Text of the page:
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The Lowell

The Student News Site of Lowell High School

The Lowell

The Student News Site of Lowell High School

The Lowell

Media Review: Zach Bryan

PHOTO+COURTESY+OF+ZACHBRYAN.COM
PHOTO COURTESY OF ZACHBRYAN.COM

“Country music sucks.” Not a hot take to many, but an incorrect statement nonetheless. Because country music is historically associated with southern states and right-wing politics, it is commonly referred to as “redneck” music – a stereotype which fosters hate towards it. While some artists and songs do align with these values, this narrow view of country music takes away from its legitimacy as an art form, devaluing country artists and musicians – such as Zach Bryan.

At first glance, one may discard Bryan’s August 2023 self-titled release as just another ode to America, God, and whiskey. But Bryan shares deeper messages beyond those ideas. “Zach Bryan” serves as a perfect example of country music that extends past the preconceived “redneck” stereotype, tying country motifs like drinking, patriotism, and small towns with universal messages about longing, regret, and individuality.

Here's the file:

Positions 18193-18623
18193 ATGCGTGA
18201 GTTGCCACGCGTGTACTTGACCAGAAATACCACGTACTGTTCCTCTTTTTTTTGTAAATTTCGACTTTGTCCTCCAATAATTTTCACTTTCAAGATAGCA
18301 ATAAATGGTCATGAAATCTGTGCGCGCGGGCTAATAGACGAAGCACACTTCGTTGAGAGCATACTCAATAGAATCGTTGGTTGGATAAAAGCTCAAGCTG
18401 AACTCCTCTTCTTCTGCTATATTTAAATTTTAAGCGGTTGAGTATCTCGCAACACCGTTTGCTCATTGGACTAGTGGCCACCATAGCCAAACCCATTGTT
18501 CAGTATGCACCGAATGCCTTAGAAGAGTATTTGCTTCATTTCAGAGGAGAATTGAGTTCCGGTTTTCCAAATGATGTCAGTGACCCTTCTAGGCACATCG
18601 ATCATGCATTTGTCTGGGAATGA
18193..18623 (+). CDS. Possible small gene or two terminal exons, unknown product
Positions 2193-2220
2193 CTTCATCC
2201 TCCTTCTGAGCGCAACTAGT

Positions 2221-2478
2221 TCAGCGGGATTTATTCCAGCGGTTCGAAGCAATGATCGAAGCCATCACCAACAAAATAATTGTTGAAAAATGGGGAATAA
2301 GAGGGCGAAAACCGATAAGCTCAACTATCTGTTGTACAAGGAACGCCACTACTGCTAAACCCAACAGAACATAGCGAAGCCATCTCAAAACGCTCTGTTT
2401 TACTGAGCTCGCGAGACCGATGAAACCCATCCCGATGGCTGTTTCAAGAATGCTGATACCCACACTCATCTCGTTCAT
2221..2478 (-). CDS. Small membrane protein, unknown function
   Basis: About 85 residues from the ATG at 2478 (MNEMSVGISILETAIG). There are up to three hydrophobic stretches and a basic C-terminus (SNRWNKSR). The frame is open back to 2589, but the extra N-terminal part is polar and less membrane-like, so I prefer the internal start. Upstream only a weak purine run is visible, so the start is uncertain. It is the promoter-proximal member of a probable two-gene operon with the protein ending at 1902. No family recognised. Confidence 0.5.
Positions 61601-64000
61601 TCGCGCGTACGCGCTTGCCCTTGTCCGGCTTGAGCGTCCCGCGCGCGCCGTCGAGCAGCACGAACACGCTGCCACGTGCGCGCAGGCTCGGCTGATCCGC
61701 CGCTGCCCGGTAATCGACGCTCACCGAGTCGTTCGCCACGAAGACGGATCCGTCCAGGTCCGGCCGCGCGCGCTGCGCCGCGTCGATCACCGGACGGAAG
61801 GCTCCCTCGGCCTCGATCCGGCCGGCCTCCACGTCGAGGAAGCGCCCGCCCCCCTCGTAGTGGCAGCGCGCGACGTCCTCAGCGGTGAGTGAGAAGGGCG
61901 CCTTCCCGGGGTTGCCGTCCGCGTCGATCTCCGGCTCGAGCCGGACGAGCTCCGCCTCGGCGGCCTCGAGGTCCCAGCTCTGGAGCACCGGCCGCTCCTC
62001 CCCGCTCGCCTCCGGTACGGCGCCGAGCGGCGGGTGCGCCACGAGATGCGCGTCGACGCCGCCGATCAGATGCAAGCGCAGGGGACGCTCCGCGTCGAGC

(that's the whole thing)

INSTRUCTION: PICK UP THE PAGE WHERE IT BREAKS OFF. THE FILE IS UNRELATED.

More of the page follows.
The first song, “Overtime,” its intro being an interpolation of “The Star-Spangled Banner,” seems to reinforce negative patriotic stereotypes of country music. But later in the song, Bryan reflects on his grandfather’s encouragement to stay true to his own opinions as he sorts through a swamp of controversy. Alluding to his rejection of the classic Nashville country music scene and his defense of the transgender community following Bud Light’s partnership with LGBTQ+ activist Dylan Mulvaney, Bryan reinforces his values despite hate from his own audience that say “Your songs sound the same, you’ll never make a name for yourself,” showing a resiliency that reappears consistently throughout in the album.

In “East Side of Sorrow”, Bryan delves into his upbringing, which was filled with despondency . He projects resentment in the first two verses, describing his trauma from losing many friends during his eight years in the Navy, singing, “/ At night it was God I’d always meet/ ” Bryan returns home and soon loses his mother, bitterly asking “God where He’d been.” Although the song carries a strong religious theme with the title alluding to the Biblical story of Cain and Abel, Bryan subverts conservative Christian stereotypes that country music is often mocked for. Reflecting on his anger with God about the tragedies in his early life, Bryan realizes that in order to move on from pain, he has to be willing to forgive those he blames for causing it.

Overall, Bryan’s recent album uses stereotypical country motifs to explore more universal themes, setting Zach Bryan apart from the common, one-dimensional perception of country music.

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Roman Fong
Roman Fong, Editor-in-Chief
He/Him Roman is a senior who, if not chugging coffee or blasting music, is only doing one of four things: playing baseball, watching the sunset, getting hit in the head with a bowling ball, or falling asleep at the dinner table.

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